SNP 2016 election manifesto stated it would not give public procurement contracts to firms involved in tax dodging
COMMON WEAL and one of Britain’s leading tax experts have called on the Scottish Government to investigate the appropriateness of giving contracts to accountancy firms supporting tax avoidance activities in Scotland, in light of new Paradise Papers revelations on Tuesday 7 November.
Common Weal has also called on Revenue Scotland to publicly declare whether it is opening an investigation into whether Deloitte and PwC broke or is designing ownership structures which break the tax administration’s General Anti-Avoidance Rule on LBTT, the Scottish replacement for Stamp Duty introduced in 2015.
“If they have designed tax dodging structures for this corporation, which other corporations have they done the same for in Scotland? How much are we losing in non-domestic rates and LBTT every year from these same firms that we give big public contracts to?” Ben Wray
Following revelations in the BBC and The Guardian about the role of Deloitte and PwC in designing tax avoidance ownership structures for US private equity giant Blackstone so that it could avoid tax on the purchase of and income from the St Enoch Centre, Ben Wray Common Weal head of policy said:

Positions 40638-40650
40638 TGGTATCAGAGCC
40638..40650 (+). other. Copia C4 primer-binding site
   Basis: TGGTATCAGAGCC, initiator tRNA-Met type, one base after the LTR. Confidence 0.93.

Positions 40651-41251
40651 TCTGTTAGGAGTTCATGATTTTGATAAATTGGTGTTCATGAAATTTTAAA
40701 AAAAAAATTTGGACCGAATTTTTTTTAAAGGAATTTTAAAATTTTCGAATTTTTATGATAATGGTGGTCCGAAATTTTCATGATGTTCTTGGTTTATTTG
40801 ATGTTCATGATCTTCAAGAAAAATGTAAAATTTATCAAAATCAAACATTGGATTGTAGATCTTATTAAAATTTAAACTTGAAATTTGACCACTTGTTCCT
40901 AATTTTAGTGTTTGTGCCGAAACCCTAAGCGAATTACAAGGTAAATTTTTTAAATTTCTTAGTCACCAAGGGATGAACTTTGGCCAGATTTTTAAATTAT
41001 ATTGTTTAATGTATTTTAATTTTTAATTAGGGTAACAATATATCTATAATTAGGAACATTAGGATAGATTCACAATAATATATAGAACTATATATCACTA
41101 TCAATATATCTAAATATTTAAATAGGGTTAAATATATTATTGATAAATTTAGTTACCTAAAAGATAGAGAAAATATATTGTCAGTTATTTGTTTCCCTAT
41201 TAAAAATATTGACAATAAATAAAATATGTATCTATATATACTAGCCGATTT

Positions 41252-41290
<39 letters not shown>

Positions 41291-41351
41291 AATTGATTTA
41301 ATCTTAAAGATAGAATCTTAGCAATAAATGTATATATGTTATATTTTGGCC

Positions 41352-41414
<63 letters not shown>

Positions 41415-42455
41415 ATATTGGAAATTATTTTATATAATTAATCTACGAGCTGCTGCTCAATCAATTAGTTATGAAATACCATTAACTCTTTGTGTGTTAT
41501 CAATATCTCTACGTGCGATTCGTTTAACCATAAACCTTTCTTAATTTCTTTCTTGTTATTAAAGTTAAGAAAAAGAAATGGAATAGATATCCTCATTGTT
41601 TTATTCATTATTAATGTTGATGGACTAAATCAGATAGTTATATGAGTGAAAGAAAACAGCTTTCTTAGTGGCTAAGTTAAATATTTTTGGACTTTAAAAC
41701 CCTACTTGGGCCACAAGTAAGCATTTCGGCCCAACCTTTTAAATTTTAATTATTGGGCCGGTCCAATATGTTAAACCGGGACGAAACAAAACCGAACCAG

“The Scottish Government and public authorities in Scotland give huge contracts every year to Deloitte and PwC for services. Now we find through the Paradise Papers revelations that they are both involved in designing ownership structures which allowed Blackstone to avoid almost all tax on its purchase and income from the St Enoch Centre in Glasgow. If they have designed tax dodging structures for this corporation, which other corporations have they done the same for in Scotland? How much are we losing in non-domestic rates and LBTT every year from these same firms that we give big public contracts to?
“This is an issue for the Scottish Government and for Revenue Scotland. The SNP stated in its 2016 election manifesto that it would not give public procurement contracts to companies involved in tax dodging. They must now see that policy through in the case of Deloitte and PwC by investigating their actions in relation to tax avoidance and suspending all new contracts for the two firms until these investigations are complete.
“While the purchase of the St Enoch Centre took place in 2013 before powers over Stamp Duty were devolved to the Scottish Parliament, Revenue Scotland must investigate whether its General Anti-Avoidance Rule is or has been broken by the opaque ownership structures designed by Deloitte and PwC with the specific purpose of avoiding payment of tax, including LBTT which falls under the jurisdiction of Revenue Scotland.”
“This is no minor issue. The Paradise Papers show that Scotland has to fight for the right to tax against those who would deny it, and its people, that power.” Richard Murphy
Commenting on the revelations in Scotland, Professor Richard Murphy, tax justice campaigner and chartered accountant who has recently published a report on the role of the ‘big four’ accountancy firms in dodging tax, said:
“Scotland is now establishing its right to tax. And at exactly the same time as it is doing so we can see the forces of international capitalism lined up to undermine Scottish taxation. This is no minor issue. The Paradise Papers show that Scotland has to fight for the right to tax against those who would deny it, and its people, that power.”